April 1986

The False Cortical Thumb

Author Affiliations

From the Departments of Pediatrics (Drs Skoglund and Giles) and Clinical Investigation (Dr Giles), Naval Hospital, San Diego. Presented before the California Child Neurology Society Meeting, Children's Hospital, San Diego, Feb 23, 1985.

Am J Dis Child. 1986;140(4):375-376. doi:10.1001/archpedi.1986.02140180109037

• Two cases of thumb-in-palm deformity are presented that are postulated to be complications of repeated radial artery puncture and cannulation with secondary damage to the thumb extensor tendon sheath and its extensor pollicis brevis and abductor pollicis longus tendons. Nonfixed adduction-flexion posturing of the thumb is to be differentiated from "the cortical thumbs" often associated with adduction, flexion contracture of upper motor neuron injury, and other disorders with thumb-in-palm deformities. The risks of complication of radial artery puncture are multiple. An added risk is the potential for impaired extensor tendon function as a complication of a radial puncture.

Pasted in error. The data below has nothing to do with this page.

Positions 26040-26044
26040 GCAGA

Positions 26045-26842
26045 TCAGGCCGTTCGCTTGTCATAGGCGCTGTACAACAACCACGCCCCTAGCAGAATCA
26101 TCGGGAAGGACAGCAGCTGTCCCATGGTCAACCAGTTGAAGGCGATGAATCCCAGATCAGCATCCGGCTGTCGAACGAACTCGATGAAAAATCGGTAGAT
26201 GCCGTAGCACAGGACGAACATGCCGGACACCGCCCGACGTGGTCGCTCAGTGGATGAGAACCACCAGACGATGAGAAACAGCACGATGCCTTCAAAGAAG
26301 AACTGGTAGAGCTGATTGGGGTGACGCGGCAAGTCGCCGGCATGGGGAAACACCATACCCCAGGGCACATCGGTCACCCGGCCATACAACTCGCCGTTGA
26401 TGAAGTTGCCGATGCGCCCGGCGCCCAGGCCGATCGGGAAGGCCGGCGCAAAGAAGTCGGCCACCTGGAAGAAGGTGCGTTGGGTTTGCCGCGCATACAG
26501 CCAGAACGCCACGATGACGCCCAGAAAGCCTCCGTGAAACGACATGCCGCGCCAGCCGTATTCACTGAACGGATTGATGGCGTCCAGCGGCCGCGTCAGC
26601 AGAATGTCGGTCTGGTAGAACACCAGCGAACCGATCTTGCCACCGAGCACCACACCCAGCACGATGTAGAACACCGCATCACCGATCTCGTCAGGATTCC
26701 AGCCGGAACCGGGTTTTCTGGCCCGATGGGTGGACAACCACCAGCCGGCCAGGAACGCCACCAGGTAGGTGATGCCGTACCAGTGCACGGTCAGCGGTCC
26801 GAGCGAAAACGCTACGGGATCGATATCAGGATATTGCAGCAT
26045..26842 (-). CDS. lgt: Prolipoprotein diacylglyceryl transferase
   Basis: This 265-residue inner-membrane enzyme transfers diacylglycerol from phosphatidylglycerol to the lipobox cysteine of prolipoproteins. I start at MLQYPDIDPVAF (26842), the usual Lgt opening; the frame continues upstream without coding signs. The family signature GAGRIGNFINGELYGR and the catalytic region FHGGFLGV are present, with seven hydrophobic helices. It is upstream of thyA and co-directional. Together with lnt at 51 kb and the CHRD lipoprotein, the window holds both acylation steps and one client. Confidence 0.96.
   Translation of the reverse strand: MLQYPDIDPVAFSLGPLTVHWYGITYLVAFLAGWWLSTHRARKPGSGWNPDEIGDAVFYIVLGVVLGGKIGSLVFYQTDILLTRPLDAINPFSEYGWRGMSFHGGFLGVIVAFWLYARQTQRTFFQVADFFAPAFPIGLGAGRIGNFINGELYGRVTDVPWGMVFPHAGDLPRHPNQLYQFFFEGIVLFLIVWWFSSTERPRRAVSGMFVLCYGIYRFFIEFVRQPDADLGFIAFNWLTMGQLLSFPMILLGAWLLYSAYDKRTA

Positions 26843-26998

(AJDC 1986;140:375-376)